I'm not a fan of PPACA - I'd much prefer single payer or some other national health system. However, most of the horror stories about PPACA costing people more for worse insurance have turned out to be false. PPACA does greatly expand Medicaid (and would have expanded it more, if not for the Supreme Court ruling). It does require people with pre-existing conditions to be covered, and lets young people stay on their parents' insurance longer. It does require insurers to pay out in benefits a large percentage of premiums. As far as who pays, there is a tax on upper income people that pays for a lot of it.
written by Alex Bollinger, March 31, 2014 4:00
Part of the problem is the way the media talks about the ACA, as if it created one single government bureau to handle health care for poor people or something. It was a law with a thousand moving parts - some relying on others, while others were fairly independent of the rest of the bill - so there's no need to repeal it entirely or not.

Some parts would be very politically unpopular to repeal, like parents' health care for 19-26 year olds. Do middle-aged parents who have employer-based insurance and children in college/looking for work vote? Hell yeah.

The Medicaid expansion would be hard to do away with as well, since even the Supreme Court agrees that Medicaid is so popular that taking it away is an unfair way to punish states.

So they'd have to make a story for repealing a certain piece of the ACA, and I can't really see it for a lot of the pieces. Health care exchanges? Yeah, I'm sure they can build popular opposition to a website. The community rating? That's really popular for reasons Prof. Baker laid out. Some of the smaller provisions about smoking programs and studies on cost effectiveness? Um, ok.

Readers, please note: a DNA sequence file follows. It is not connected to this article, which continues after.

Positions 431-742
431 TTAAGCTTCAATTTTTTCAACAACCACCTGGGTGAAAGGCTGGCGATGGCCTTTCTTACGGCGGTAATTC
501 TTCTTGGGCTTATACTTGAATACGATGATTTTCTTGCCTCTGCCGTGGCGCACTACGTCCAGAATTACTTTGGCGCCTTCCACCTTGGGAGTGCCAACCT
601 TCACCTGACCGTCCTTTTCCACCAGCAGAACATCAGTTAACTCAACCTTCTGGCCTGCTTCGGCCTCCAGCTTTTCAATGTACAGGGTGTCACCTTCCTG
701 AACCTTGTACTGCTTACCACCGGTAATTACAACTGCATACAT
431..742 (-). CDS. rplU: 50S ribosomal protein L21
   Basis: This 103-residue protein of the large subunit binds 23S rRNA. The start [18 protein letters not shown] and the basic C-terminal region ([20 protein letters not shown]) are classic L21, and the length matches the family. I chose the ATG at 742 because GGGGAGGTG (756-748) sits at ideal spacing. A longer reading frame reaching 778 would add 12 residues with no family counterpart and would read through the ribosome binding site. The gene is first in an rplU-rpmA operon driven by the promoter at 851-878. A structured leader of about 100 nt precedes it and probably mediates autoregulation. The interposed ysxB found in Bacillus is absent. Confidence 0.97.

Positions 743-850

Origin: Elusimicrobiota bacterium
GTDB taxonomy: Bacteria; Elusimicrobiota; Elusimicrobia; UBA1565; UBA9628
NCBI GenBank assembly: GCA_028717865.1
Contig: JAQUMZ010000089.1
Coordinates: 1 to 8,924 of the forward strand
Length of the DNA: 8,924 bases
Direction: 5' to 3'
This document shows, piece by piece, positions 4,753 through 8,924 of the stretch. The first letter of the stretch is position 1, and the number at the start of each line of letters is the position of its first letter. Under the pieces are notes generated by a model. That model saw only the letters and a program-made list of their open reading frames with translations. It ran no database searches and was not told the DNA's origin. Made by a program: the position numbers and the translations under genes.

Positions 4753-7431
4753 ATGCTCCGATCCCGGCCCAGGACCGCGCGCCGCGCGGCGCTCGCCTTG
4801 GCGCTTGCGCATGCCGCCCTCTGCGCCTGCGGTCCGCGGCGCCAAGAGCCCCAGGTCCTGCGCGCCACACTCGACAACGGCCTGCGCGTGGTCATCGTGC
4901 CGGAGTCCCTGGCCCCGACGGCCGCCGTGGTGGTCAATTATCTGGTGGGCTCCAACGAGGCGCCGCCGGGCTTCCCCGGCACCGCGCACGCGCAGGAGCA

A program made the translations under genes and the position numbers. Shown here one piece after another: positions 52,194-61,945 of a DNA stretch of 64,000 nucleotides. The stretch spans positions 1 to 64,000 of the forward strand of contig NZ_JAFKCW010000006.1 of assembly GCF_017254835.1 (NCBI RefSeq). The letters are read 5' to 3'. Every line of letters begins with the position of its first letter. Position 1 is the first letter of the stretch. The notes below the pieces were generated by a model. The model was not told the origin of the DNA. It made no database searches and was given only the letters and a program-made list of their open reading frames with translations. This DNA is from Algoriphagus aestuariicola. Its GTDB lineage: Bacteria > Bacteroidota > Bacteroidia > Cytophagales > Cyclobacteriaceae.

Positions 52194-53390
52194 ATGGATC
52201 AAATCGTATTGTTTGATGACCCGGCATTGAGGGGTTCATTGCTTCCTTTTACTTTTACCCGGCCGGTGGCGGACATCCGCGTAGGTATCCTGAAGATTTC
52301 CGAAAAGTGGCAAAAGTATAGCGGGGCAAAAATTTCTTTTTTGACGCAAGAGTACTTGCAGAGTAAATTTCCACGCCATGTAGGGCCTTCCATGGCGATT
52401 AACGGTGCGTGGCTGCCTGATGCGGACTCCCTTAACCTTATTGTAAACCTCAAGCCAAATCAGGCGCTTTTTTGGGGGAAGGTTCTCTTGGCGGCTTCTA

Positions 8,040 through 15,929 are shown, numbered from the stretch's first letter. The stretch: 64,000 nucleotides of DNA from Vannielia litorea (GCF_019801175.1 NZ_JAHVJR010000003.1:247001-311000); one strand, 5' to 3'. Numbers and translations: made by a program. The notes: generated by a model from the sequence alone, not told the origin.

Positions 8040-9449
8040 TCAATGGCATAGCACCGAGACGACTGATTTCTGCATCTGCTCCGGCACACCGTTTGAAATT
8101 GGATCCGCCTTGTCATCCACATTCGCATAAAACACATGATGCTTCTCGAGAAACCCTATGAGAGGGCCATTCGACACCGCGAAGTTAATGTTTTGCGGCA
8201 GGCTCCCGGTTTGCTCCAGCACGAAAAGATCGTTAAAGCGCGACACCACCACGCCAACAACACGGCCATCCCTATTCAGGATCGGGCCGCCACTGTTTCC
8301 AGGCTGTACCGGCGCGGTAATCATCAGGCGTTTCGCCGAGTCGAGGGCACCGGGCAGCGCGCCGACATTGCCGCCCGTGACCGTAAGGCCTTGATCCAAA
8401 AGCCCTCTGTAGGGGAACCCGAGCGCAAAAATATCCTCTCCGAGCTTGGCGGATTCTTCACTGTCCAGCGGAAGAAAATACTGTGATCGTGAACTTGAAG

The most vulnerable part of the bill is the subsidies, since they're not all or nothing. They can be reduced in future budget show-downs until they're nothing. That would just make the law super-sucky for some people, but that never stopped the GOP before.
written by Alex Bollinger, March 31, 2014 4:09
jeff S: I think you are very unfamiliar with the individual insurance market pre-Obamacare.

Heck, even people who were insured through their employers were paying more than the numbers you cite. My parents were paying $1500/month, in conjunction to what my mother's employer was covering, for the "family" plan (2 people).

Health insurance is really expensive. I'm surprised so many people are realizing this just now, but better late than never, I guess.
written by Alex Bollinger, March 31, 2014 4:21
skeptonomist: there is a difference between "skeptical" and "uninformed." My god, this bill was debated for like a year, dissected on blogs and newspapers and TV, and you managed to escape even a basic understanding of it.

If you were paying attention to politics instead of the sex scandal du jour at the time, you would remember that:

1) The bill was budget-neutral. It was paid for with tax increases and cuts to other programs that were in the bill itself. So we know what's going to happen!

2) The biggest tax increase was on incomes above $200K ($250K for married couples). There was a windfall tax medical equipment, which got debated again last year because Republicans wanted to repeal that by itself (because medical equipment companies are rich). There were also smaller sin taxes like one on tanning beds. I'm not going to cry for people who aren't going to give themselves skin cancer anymore.

3) The health care industry did not agree to Obamacare. They didn't even like it - that's why they spent millions lobbying against it.

As a fun fact, did you know that the health insurance industry never gets to vote on any bill in Congress?